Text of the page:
An individual who has sustained either (1) irreversible cessation of circulatory and respiratory functions, or (2) irreversible cessation of all functions of the entire brain, including the brain stem, is dead. A determination of death must be made in accordance with accepted medical standards.
The report of the President's Commission permitted consolidation of the whole-brain criterion of death. Bernat and others proposed that a non-functioning entire brain provokes the permanent cessation of the functioning of the organism as a whole.61,62,63,64,65,66,67,68,69,78,79,80,81,82,83,84,85,86,87,88,89,90 After the President's Commission report, this view of death had worldwide social acceptance,24,91,92,93,94,95 which explains its undoubted influence on the Declaration of Sydney's amendment that emerged in 1983 from the 35th World Medical Assembly.35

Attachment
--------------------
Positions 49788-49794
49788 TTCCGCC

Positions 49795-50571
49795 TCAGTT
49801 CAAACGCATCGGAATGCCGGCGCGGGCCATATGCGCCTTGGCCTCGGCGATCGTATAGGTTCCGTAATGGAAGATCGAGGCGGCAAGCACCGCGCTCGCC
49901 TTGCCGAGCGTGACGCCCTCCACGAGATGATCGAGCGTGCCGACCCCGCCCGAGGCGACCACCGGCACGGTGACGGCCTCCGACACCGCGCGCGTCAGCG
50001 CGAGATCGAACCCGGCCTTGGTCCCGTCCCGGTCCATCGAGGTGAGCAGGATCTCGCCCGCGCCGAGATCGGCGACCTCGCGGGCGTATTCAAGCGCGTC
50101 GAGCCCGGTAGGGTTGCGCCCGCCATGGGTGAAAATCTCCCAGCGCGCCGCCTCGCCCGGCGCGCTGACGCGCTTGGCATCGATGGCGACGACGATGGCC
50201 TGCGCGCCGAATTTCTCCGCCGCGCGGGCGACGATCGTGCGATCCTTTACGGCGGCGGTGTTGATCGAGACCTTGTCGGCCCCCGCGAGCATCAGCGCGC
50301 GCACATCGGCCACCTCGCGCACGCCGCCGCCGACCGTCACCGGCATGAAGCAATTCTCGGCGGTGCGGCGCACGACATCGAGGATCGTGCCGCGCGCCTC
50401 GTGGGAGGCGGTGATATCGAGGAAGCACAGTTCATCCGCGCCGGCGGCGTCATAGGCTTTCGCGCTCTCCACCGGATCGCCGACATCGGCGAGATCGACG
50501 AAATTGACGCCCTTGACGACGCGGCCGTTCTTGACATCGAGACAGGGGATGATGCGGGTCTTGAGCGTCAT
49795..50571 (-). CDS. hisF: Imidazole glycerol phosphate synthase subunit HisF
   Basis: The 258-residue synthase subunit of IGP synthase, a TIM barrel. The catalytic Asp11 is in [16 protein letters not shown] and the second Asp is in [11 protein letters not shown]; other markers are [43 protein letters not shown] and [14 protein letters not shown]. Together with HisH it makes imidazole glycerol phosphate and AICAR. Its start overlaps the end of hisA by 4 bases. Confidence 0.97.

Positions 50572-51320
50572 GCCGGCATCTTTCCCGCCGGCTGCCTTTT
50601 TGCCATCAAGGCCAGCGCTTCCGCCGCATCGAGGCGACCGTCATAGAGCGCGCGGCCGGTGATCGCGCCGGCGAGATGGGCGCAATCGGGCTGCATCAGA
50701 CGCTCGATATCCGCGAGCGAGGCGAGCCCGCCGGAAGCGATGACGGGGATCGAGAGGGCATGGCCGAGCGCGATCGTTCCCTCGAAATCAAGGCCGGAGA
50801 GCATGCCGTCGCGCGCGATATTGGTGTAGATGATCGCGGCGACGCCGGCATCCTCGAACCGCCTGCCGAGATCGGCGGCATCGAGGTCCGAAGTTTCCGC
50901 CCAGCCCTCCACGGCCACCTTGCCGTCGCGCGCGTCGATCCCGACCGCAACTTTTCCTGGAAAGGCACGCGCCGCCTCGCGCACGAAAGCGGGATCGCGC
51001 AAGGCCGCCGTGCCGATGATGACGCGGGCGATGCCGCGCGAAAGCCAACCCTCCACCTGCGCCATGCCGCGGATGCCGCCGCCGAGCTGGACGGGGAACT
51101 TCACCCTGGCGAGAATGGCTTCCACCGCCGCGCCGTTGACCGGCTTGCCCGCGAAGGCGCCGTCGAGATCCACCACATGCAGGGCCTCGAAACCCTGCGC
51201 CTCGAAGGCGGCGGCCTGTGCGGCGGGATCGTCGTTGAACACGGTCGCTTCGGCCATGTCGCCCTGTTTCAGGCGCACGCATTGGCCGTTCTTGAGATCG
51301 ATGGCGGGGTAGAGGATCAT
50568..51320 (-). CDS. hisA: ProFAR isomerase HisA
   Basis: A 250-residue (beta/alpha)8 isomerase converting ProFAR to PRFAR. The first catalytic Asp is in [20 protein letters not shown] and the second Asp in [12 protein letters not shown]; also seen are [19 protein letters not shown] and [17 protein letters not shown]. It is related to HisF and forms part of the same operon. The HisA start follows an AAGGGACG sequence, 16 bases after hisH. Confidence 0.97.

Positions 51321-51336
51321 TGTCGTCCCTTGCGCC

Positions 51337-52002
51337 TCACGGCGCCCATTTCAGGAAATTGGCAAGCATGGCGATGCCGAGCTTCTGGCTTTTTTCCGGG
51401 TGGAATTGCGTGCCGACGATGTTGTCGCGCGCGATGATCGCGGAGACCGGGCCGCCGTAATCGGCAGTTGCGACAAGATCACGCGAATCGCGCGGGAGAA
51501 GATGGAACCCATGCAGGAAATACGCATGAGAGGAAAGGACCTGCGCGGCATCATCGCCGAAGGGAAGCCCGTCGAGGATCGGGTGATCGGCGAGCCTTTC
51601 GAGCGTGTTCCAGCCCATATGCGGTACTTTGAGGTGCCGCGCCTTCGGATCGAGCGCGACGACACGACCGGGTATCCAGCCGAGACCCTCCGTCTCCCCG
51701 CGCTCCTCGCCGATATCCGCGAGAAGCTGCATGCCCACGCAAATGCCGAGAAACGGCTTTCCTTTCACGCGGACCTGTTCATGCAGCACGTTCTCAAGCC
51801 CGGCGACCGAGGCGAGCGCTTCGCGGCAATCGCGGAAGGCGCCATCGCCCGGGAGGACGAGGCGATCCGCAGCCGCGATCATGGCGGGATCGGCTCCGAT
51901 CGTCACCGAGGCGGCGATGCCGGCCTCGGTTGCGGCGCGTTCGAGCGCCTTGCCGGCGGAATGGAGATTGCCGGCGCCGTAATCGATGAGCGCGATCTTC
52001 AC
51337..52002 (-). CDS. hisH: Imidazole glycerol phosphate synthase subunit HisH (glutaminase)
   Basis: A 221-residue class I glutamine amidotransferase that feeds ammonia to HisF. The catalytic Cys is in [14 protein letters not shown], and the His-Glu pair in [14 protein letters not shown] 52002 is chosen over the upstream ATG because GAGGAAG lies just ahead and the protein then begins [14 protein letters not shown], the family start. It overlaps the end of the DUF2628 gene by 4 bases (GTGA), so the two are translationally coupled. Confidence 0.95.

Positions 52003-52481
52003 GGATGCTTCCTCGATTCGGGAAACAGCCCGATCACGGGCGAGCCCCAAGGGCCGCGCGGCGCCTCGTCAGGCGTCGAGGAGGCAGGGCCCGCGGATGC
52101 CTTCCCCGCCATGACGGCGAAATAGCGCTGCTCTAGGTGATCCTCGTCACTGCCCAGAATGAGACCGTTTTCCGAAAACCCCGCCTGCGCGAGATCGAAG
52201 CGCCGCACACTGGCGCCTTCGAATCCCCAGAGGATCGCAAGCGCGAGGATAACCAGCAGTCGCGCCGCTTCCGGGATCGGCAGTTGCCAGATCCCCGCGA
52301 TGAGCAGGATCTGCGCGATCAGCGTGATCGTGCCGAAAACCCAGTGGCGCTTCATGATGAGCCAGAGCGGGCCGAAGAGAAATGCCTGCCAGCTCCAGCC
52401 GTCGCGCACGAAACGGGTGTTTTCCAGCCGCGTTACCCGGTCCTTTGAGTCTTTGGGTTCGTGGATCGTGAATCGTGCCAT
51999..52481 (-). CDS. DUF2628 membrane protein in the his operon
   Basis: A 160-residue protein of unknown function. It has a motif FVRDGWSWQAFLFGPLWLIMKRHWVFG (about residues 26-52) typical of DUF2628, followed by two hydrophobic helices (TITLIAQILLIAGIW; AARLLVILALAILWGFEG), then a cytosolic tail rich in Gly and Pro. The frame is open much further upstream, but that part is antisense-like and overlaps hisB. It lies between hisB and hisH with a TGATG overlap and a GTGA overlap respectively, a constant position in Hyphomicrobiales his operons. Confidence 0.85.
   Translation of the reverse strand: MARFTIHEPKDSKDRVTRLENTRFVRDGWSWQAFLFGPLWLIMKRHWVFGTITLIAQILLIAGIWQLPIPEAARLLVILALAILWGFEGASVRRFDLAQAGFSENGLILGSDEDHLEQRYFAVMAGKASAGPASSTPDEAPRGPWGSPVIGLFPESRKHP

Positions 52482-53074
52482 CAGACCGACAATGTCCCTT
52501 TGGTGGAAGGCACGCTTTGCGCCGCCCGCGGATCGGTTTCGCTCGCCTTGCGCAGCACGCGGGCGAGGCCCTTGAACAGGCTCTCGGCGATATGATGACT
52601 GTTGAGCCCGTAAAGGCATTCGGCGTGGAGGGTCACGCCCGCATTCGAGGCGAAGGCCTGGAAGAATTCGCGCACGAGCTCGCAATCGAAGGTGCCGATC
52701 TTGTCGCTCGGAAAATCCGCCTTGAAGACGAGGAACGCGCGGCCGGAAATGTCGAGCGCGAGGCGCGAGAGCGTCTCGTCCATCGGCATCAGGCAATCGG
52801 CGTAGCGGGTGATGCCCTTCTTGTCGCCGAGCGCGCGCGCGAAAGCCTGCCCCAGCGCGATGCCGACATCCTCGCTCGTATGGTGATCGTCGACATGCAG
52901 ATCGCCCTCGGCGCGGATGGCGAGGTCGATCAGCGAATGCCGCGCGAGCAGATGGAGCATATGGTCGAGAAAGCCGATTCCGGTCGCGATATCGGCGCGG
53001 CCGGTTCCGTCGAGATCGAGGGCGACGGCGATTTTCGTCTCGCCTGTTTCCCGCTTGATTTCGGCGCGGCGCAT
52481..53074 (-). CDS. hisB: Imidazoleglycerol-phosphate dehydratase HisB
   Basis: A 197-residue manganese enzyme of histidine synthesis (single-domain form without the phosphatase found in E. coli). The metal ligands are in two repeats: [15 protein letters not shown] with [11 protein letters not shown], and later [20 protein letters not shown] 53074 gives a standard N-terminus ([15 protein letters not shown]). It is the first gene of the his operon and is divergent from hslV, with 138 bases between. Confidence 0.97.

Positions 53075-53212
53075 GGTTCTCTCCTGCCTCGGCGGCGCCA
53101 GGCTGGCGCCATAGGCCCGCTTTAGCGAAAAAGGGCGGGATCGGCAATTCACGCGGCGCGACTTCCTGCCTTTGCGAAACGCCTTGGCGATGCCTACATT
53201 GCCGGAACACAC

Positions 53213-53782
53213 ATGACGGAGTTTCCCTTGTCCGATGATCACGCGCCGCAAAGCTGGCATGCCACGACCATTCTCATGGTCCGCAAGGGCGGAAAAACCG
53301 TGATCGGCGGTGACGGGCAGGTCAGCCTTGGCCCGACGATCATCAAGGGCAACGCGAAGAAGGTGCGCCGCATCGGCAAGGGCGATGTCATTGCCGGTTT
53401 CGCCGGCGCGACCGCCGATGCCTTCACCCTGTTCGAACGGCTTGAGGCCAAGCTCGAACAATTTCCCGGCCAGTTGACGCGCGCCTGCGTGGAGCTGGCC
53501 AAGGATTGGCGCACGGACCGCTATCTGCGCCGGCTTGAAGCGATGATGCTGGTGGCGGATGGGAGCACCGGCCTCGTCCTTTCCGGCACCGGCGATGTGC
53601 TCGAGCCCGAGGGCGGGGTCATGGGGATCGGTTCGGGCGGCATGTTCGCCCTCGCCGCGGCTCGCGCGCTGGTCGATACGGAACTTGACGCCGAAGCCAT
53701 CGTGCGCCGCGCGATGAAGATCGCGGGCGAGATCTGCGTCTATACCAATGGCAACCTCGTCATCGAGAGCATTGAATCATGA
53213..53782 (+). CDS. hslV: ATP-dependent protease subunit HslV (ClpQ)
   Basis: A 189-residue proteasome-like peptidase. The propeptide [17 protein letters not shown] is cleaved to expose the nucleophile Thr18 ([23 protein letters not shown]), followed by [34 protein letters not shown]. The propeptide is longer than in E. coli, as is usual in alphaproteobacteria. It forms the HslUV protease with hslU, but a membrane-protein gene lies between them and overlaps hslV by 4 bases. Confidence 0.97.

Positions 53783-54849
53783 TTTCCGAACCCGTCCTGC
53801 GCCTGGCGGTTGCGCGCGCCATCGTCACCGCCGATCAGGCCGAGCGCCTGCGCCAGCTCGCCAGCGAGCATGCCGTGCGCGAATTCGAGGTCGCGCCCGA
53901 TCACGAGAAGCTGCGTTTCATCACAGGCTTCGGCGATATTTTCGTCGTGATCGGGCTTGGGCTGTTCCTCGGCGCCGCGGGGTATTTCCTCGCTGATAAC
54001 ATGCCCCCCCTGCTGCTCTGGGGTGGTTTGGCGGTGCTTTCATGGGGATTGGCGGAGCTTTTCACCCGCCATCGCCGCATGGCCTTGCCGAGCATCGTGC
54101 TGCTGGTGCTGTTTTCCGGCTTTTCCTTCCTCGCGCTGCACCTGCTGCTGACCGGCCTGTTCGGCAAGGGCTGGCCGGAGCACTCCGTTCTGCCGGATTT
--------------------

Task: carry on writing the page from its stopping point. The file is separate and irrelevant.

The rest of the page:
The Harvard Report was a breakthrough, establishing a paradigm for diagnosing death by neurological criteria. The report was an enormous step forward in the discussion of human death on neurological grounds.1,4,5,6,7,8,9,10,11,12,13 There was vast neurological expertise among some of the Harvard Committee members, leading to a comprehensible and practical clinical description of the brain death syndrome and how to diagnose it.12 This landmark account had a global medical and social impact on the issue of human death, which simultaneously lessened reception of the Sydney declaration.
Nonetheless, the Sydney declaration faced the main conceptual and philosophical issues on human death in a bold and forthright manner. This statement differentiated the meaning of death at the cellular and tissue levels from death of the person.2,3 This was a pioneering view on the discussion of human death, published as early as in 1968, which should be recognised.
WMA - World Medical Association
Competing interests: None.